• iv) Must include 10 hours of didactic instruction per week for student technologists. v) Have at least one (1) C.B.R.E.T. Inc., Registered Technologist. vi) Have a full time or major part-time Electroencephalographer who is an M.D. and a member of the C.S.C.N. College Diploma Programs: vii) Diploma program must include a minimum of 500 hours of EEG instruction. Training Program Approval Fee: Effective June 2008, all training programs seeking approval by C.B.R.E.T. Inc. must pay a $500 fee to fund the cross-referencing of the program’s course syllabus to the Competency Profiles. This fee is not retro-active to those programs already approved by C.B.R.E.T. Inc. Written Examination: ELIGIBILITY 1. EDUCATIONAL REQUIREMENTS Proof of ONE (1) of the following: a) Successful completion of the last grade of high school. b) Being eligible to write university entrance examinations. c) Having fulfilled requirements to continue as a mature student at a University in the province of residence. d) In very exceptional cases having demonstrated to the Board an ability to satisfy any of the above. 2. TRAINING REQUIREMENTS Hospital-Based Training Programs: Candidates must have a period of ONE (1) YEAR (plus or minus two (2) weeks from the exam date) of training in a C.B.R.E.T. approved training facility. The candidate must include a letter from their supervising R.E.T. stating that all the requirements of training have been met. College-Based Training Programs: Successful completion of a diploma program in Neurophysiology. Candidates must include a copy of a transcript from the Electrophysiology courses attended and a copy of a diploma, or equivalent, which indicates successful completion of the program. RECIPROCITY C.B.R.E.T., Inc. does not have reciprocal arrangements with any other country. EEG training received outside Canada may be accepted towards eligibility into the C.B.R.E.T., Inc. exam system as follows: i. Applicants with a minimum of 4000hrs (2 years full-time) of clinical experience as an independent (outside of a student or trainee role) EEG Technologist in their country of origin: Applicants must include: a. Documentation of education/training in EEG in the form of copies of college diploma, training or registration certificates. 4 C.B.R.E.T. Inc. 2009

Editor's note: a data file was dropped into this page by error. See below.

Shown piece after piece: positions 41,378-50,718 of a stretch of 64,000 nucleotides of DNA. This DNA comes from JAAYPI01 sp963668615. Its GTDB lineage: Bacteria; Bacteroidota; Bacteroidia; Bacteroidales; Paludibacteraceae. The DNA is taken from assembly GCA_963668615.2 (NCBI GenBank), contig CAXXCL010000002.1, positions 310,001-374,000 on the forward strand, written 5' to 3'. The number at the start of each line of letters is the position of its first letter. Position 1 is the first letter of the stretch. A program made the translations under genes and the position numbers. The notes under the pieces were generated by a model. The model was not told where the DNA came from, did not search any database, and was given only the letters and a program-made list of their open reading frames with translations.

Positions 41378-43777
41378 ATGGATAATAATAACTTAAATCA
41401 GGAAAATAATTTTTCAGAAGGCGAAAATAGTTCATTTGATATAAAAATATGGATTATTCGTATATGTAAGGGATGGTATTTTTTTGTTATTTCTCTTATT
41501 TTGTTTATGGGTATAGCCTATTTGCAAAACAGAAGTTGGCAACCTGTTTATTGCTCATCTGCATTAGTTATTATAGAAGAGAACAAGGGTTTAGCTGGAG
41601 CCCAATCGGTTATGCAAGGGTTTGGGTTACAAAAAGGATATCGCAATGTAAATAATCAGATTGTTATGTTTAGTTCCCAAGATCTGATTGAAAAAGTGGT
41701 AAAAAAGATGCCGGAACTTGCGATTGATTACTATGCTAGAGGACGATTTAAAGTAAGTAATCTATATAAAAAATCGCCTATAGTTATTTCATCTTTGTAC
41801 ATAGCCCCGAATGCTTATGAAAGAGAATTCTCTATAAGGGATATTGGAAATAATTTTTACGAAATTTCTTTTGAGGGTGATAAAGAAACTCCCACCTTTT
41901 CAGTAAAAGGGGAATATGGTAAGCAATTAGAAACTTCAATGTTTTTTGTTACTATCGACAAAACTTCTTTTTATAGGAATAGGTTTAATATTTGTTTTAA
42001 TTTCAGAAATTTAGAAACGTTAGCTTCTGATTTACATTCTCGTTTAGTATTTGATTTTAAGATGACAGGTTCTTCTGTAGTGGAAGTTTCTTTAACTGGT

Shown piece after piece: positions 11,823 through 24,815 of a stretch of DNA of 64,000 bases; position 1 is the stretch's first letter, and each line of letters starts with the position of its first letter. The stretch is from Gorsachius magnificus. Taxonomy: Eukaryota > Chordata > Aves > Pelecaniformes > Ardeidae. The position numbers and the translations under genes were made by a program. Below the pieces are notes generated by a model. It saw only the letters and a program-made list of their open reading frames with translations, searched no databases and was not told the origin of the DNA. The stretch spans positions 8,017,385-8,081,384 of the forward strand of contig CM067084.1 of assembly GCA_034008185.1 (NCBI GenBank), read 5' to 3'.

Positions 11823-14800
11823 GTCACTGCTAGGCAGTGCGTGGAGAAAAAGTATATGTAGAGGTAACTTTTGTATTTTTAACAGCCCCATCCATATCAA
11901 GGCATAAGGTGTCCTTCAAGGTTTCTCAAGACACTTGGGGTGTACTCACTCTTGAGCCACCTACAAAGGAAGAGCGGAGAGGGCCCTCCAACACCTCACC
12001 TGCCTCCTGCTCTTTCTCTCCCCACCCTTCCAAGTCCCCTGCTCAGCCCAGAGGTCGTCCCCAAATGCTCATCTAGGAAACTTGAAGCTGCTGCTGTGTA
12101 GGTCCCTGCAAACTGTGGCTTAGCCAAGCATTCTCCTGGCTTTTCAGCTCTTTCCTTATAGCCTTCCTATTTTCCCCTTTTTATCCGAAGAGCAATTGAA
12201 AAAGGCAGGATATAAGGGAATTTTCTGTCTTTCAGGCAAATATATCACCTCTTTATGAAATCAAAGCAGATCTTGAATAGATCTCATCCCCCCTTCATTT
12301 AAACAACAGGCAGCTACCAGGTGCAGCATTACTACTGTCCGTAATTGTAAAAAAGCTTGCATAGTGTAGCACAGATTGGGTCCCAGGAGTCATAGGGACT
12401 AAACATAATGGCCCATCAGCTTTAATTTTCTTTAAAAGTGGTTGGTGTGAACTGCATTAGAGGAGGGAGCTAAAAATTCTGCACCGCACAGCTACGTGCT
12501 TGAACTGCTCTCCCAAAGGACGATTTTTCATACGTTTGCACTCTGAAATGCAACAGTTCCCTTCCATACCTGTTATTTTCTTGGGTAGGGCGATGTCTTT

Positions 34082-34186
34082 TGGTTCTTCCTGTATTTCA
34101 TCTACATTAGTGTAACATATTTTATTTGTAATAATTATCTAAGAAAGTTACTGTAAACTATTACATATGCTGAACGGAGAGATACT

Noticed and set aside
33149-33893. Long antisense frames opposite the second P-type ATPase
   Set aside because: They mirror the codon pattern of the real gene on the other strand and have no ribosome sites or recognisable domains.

• b. Letters from employers documenting years of experience, including reference to the number of hours worked. The 4000hr requirement must be met within 5 years of the date of application. c. Work placement in Canada and completion of a three month apprenticeship in EEG in addition to recommendation from a R.E.T. to support eligibility for the C.B.R.E.T. Inc. examinations. Applicants must be registered with C.B.R.E.T. as a candidate prior to the start of the three month apprenticeship. Work placement is the sole responsibility of the individual. ii. Applicants with less than 4000hrs of clinical experience in EEG in their country of origin: In addition to the above requirements, these candidates must also complete the following prior to becoming eligible for the Practical examination: a. Personal recordings of 500 EEGs under the direct supervision of an R.E.T. in Canada as follows: (a) 400 adults plus 100 children 12 years of age or younger, with at least 20 of those children being under the age of two (2) years, or (b) 400 children plus 100 adults 21 years of age or older, with at least 20 of those adults being over the age of 60 years. EEGs recorded by the candidate are accepted towards the total of 500 recordings. Documentation of these recordings in the form of a logbook must be presented at the Practical examination. WRITTEN EXAMINATION DATE AND PLACE The Written Examination is offered twice per year (effective 2009) as follows: Fall Examination Session The written exam is held on the third Monday in September in nine (9) cities across Canada: Vancouver, Edmonton, Saskatoon, Winnipeg, Toronto, Montreal, Halifax, Charlottetown, and St. John’s. The exam is usually held at a University/Hospital in each city and proctored by a volunteer. Candidates are notified of the exact time and location 3-4 weeks in advance of the examination. Spring Examination Session A second seating of the written examination is held in conjunction with the Practical examination held in the Spring of each year. The Spring seating of the Written examination is only offered at the location where the Practical examination is being held. WRITTEN EXAMINATION APPLICATION PROCEDURE i. Registered as a C.B.R.E.T., Inc. candidate for at least one (1) year. This time period may be re-evaluated at the discretion of the C.B.R.E.T. Inc Registrar. ii. Complete a Written Exam application form. Application forms may be obtained by contacting the Registrar. iii. Obtain proof of educational and training requirements. iv. Forward the completed written examination application form, proof of education and training requirements, and the exam fee to the Registrar before the July 1st deadline. v. Applicants must be current members of the Canadian Association of Electroneurophysiology Technologists (CAET Inc). Please contact the CAET Secretary/Treasurer for membership information. REGISTRATION DEADLINE 5 C.B.R.E.T. Inc. 2009